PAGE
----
Key #5: Professional learning must be relevant, engaging, ongoing, and made personal (Sheninger and Murray, 2017)
Refraining from using the term “professional development,” “professional learning” implies that educators are always learning to teach students more effectively (Sheninger and Murray, 2017, p. 140). According to Sheninger and Murray (2017): Professional learning ensures that “When teachers feel as if they are a vital part of the professional learning cycle, then increased ownership for learning occurs—creating a culture shift in responsibility and passion” (156). Clearly, this reasoning can be applied to librarians and their professional learning pathways. In order to spur engagement in “professional development and learning,” for librarians, Stephens (2016) suggests tapping into “curiosity and creativity” to embrace change (p. 34). The idea being that school and libraries can develop a “personalized” and “empowering” “culture of learning” (to use terminology that Stephen’s (2016) and Sheninger and Murray (2017) often use). The days of pyramid leaders forcing training are over, if we want librarians and teachers to as Stephen’s suggest “embrace constant change” (p. 17). Additionally, if we believe in Weinberger’s (2001) “Bottom Up” approach to hyperlinked organizations, then Sheninger and Murray’s guide to professional learning is vital.
Key #6: Technology must be leveraged and used as an accelerant for student learning (Sheninger and Murray, 2017)
Diving deeper into Key #2, Sheninger and Murray (2017) focus on strategies to create connected (hyperlinked), safe, and effective learning. Though Sheninger and Murray (2017) reiterate that “pedagogy should determine learning,” technology is a “great delivery vehicle” (p. 173). Connectivity is so vital that Sheninger and Murray (2017) imply that every student deserves as a human right access to technology as a means to learning and engagement, which will therefore level the playing field for student achievement. Libraries surely have this going for them, since connectivity to the internet is a major reason that many walk in the door, but priority on life-long learning is foundational. Furthermore, Sheninger and Murray (2017) provide advice on privacy, efficiency security, viability, and sustainability to implement technology in honor of learning.
Key #7: Community collaboration and engagement must be woven into the fabric of a school’s [library’s] culture (Sheninger and Murray, 2017)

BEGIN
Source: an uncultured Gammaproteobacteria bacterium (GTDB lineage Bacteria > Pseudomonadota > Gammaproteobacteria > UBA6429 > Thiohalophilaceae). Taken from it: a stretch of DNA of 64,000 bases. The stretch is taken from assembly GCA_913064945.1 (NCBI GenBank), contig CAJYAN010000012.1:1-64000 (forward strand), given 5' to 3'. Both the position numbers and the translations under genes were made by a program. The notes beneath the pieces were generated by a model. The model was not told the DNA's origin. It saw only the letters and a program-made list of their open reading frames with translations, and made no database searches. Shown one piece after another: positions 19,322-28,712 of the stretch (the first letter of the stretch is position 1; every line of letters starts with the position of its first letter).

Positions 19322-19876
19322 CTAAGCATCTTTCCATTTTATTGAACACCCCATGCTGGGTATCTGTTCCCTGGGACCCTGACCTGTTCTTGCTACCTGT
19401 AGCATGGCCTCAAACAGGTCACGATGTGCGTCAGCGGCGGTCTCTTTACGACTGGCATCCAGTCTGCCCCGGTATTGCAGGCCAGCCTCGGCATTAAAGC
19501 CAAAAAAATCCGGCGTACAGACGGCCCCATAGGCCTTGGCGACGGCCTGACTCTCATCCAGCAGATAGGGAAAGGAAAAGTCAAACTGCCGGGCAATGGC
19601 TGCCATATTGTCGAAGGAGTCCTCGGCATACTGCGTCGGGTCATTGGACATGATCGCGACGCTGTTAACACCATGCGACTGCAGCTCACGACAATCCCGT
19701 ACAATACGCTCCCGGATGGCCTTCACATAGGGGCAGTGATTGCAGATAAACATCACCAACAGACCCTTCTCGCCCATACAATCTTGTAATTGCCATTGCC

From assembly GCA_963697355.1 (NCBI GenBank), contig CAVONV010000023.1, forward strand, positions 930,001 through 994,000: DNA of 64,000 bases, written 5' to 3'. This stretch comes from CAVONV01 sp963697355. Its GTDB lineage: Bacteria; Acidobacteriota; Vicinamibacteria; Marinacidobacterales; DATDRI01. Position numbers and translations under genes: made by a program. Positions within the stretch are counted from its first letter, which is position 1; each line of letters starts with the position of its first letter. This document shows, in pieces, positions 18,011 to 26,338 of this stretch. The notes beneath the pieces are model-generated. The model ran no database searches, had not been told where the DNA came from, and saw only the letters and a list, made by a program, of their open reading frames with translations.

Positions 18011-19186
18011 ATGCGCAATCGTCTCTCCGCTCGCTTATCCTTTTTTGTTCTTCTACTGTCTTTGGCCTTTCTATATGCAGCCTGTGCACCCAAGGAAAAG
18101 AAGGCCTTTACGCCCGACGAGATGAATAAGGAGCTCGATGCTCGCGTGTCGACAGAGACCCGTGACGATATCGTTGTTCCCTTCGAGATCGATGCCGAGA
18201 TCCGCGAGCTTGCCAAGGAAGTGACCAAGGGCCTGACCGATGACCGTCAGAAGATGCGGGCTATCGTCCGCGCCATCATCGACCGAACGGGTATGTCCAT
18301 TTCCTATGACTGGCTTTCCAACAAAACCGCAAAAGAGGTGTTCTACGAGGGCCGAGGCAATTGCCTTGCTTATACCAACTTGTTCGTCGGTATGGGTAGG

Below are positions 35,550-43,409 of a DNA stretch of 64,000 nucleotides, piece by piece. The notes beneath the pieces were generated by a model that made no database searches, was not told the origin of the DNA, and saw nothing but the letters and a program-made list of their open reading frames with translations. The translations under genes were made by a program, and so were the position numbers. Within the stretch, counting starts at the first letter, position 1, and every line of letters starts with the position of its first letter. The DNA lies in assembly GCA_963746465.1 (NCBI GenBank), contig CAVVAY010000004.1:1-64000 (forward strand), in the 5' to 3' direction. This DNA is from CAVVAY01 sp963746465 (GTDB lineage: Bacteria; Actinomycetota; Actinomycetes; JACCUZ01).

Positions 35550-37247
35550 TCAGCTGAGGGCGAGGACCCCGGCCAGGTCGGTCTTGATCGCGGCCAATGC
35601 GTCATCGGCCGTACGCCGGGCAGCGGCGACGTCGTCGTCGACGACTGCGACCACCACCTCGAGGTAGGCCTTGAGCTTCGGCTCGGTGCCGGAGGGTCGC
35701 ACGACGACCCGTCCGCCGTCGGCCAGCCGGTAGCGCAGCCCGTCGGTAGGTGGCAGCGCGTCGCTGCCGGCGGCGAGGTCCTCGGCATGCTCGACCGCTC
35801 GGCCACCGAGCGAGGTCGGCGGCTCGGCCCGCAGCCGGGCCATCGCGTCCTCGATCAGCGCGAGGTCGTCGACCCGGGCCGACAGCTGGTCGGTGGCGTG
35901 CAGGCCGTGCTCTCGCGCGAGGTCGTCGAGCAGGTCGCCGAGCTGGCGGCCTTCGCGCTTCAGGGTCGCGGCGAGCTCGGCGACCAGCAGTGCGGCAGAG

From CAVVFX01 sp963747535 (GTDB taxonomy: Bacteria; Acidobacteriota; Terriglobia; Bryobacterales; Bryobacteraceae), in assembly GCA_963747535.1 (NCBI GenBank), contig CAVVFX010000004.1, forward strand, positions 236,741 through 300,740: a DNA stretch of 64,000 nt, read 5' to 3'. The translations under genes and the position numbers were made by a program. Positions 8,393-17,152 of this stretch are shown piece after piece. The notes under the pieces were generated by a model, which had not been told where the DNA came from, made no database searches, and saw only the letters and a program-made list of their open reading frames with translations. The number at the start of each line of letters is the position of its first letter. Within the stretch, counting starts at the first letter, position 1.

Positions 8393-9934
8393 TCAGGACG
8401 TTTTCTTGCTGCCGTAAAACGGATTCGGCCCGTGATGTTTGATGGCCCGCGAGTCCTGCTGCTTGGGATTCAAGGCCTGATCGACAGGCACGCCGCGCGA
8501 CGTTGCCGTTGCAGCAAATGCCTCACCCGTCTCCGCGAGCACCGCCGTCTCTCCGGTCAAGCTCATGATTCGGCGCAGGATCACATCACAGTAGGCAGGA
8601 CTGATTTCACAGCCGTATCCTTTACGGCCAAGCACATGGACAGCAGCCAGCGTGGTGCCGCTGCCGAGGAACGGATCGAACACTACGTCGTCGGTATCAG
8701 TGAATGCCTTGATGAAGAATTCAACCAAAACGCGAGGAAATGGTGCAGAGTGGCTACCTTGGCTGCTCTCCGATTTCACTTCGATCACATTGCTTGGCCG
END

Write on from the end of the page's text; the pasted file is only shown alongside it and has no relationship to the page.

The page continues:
To conclude, Sheninger and Murray (2017) make a case for the need for all stakeholders to work together collectively in order to support student learning. This sentiment is expressed across the board in our course readings, that our revolutionary focus today is to embrace communal, collaborative approaches to flattening educational organizations for the sake of life-long learning. Librarians and administrators can see this book as a strong resource to create a hyperlinked library for the people, and one that supports K-12 education and educators. I recommend taking a look, especially for the sake of our youth.
Casey, M. E. and Laura, C. S. (2007) Library 2.0: A guide to participatory library service. Medford, N. J.: Information Today, Inc.
Mattern, S. 2017. Library as infrastructure. Places Journal, June 2012. Retrieved on 4 February, from https://doi.org/10.22269/140609.
Matthews, B. (2012, April). Think like a startup. Ubiquitous Librarian. Chronical of Higher Education. Retrieved from https://vtechworks.lib.vt.edu/bitstream/handle/10919/18649/Think%20like%20a%20STARTUP.pdf?sequence=1&isAllowed=y
Sheninger, E. C. and Murray T. C. (2017). Learning transformed: 8 keys to designing tomorrow’s schools, today. Alexandria, VA: ASCD.
Stephens, M. (2016). The heart of librarianship: attentive, positive, and purposeful change. Chicago: ALA Editions.
Weinberger, D. 2001. The hyperlinked organization. The Cluetrain Manifesto. Retrieved from https://cluetrain.com/book/hyperorg.html. pp 1-26.